Tourists Told to Stop Taking Selfies in Fukushima Nuclear Disaster Zone

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by Julian Ryall, The Telegraph, July 6, 2018

Authorities in Fukushima are installing warning signs in English telling thrill-seeking tourists not to stop their cars or pose for selfies in areas that still have dangerously high levels of radiation.

Seven years after the disaster at the prefecture's nuclear plant, the government’s nuclear emergency response office has placed 26 signs along a 45-mile stretch of National Road 114 and a number of smaller roads in areas designated as “difficult-to-return” for local residents, the Asahi newspaper reported. 

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One road through the town of Namie was only reopened in September and is primarily used by construction vehicles and lorries removing contaminated waste and debris to landfill sites. 

Motorists are able to access the roads, but authorities have installed signs after tourists were spotted getting out of their cars to take photos. Pedestrians, cyclists and motorcyclists are still banned from entering the restricted zone

The signs read “No Entry!” for motorcycles, mopeds, light vehicles, bicycles and pedestrians, while others warn of “High-dose radiation area” and advise “Please pass through as quickly as possible”.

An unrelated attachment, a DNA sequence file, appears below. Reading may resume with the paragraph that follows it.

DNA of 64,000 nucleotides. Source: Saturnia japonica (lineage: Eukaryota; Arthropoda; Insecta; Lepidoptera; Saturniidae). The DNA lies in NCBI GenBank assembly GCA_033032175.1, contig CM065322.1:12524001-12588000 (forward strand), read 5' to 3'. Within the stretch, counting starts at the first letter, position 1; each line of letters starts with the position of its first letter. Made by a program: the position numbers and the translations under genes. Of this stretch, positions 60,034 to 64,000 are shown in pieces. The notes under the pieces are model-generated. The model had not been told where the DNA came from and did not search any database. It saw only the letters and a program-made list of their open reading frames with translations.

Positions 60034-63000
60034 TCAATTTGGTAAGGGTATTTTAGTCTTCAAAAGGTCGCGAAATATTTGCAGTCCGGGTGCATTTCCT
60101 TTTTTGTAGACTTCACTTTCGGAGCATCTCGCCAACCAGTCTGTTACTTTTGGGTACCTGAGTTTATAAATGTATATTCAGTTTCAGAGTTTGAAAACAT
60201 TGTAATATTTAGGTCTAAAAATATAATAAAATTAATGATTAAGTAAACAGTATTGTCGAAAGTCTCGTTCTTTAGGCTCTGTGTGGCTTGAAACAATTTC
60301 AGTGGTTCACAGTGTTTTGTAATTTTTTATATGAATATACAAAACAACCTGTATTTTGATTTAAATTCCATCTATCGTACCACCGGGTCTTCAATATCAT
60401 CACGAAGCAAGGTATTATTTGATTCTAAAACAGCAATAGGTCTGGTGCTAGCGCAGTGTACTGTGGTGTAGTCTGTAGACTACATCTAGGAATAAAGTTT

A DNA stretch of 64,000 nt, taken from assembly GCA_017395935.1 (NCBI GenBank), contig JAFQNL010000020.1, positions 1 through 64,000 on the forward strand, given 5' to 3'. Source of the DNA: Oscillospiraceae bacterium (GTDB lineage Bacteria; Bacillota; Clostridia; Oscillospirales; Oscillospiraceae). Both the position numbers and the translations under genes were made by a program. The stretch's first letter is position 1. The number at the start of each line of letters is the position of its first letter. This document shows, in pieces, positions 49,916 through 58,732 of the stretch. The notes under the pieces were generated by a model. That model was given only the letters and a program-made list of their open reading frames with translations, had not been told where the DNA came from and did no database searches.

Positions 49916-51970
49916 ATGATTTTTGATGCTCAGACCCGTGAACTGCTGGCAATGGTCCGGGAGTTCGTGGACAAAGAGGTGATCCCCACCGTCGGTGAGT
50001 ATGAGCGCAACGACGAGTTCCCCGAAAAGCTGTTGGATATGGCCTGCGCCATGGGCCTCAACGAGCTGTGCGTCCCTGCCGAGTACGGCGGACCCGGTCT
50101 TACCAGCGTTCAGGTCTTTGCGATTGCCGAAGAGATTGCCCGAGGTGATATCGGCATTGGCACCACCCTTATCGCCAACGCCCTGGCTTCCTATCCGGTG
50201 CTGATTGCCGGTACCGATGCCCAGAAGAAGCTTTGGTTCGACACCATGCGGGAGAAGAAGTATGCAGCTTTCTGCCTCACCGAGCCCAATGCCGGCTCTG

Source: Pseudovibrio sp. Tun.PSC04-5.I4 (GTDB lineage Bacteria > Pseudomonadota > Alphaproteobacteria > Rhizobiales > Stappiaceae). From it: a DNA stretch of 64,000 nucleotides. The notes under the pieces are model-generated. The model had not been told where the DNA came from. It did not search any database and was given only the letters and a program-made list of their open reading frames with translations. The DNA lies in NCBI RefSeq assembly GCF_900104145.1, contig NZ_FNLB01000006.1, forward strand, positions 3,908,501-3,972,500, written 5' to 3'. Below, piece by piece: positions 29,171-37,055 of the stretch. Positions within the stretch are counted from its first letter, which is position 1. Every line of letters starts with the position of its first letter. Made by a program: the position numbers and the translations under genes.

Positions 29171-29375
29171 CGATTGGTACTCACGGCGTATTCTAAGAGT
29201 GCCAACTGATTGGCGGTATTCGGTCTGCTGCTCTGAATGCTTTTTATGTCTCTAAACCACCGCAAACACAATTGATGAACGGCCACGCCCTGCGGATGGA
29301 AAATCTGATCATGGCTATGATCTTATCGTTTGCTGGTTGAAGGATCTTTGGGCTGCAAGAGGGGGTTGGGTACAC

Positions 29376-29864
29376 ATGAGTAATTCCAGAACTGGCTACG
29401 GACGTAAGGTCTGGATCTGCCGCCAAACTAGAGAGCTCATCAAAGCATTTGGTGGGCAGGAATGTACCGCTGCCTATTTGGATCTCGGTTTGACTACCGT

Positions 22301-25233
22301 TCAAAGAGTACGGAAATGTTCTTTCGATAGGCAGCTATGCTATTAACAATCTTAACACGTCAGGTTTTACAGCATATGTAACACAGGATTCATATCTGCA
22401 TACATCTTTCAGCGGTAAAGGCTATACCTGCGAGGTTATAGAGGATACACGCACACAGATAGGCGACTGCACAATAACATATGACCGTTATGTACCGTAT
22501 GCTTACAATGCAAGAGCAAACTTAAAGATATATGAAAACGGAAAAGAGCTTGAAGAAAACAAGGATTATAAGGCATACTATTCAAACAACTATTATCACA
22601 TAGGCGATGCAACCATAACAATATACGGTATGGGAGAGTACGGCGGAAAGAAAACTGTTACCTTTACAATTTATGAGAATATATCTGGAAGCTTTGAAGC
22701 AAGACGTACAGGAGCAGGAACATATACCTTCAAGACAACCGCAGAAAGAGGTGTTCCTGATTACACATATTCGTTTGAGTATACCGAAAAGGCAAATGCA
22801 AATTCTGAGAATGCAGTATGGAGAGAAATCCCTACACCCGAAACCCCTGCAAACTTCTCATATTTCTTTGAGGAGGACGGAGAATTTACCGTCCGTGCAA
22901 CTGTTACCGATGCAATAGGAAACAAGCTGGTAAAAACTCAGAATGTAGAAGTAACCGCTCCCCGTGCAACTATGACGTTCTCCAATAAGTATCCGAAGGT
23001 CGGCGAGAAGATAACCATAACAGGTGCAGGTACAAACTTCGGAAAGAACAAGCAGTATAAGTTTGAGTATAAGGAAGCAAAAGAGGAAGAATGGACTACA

Fukushima police said they were forced to appeal to the government for help because of the rising number of incidents involving tourists who were unaware that getting out of a vehicle transiting the zone is still prohibited. 

The areas that still have levels of radiation that would be harmful to human health lie to the north-west of the Fukushima nuclear plant and were under the plume of radioactivity released when a series of tsunami destroyed the cooling systems of four reactors in March 2011.

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Local residents are permitted to return to their homes for brief, closely supervised visits, but the government admits that despite efforts to decontaminate the region, it will be many years before they are able to return on a permanent basis.

Long considered one of Japan’s most unspoilt and beautiful prefectures, Fukushima is today trying to rebuild a reputation among foreign and domestic tourists. A number of other travel firms are now offering tours to some of the towns most severely damaged as a result of the magnitude-9.1 earthquake, the tsunami it triggered and the nuclear disaster.

 

This article was written by Julian Ryall from The Telegraph and was legally licensed through the NewsCred publisher network. Please direct all licensing questions to [email protected].

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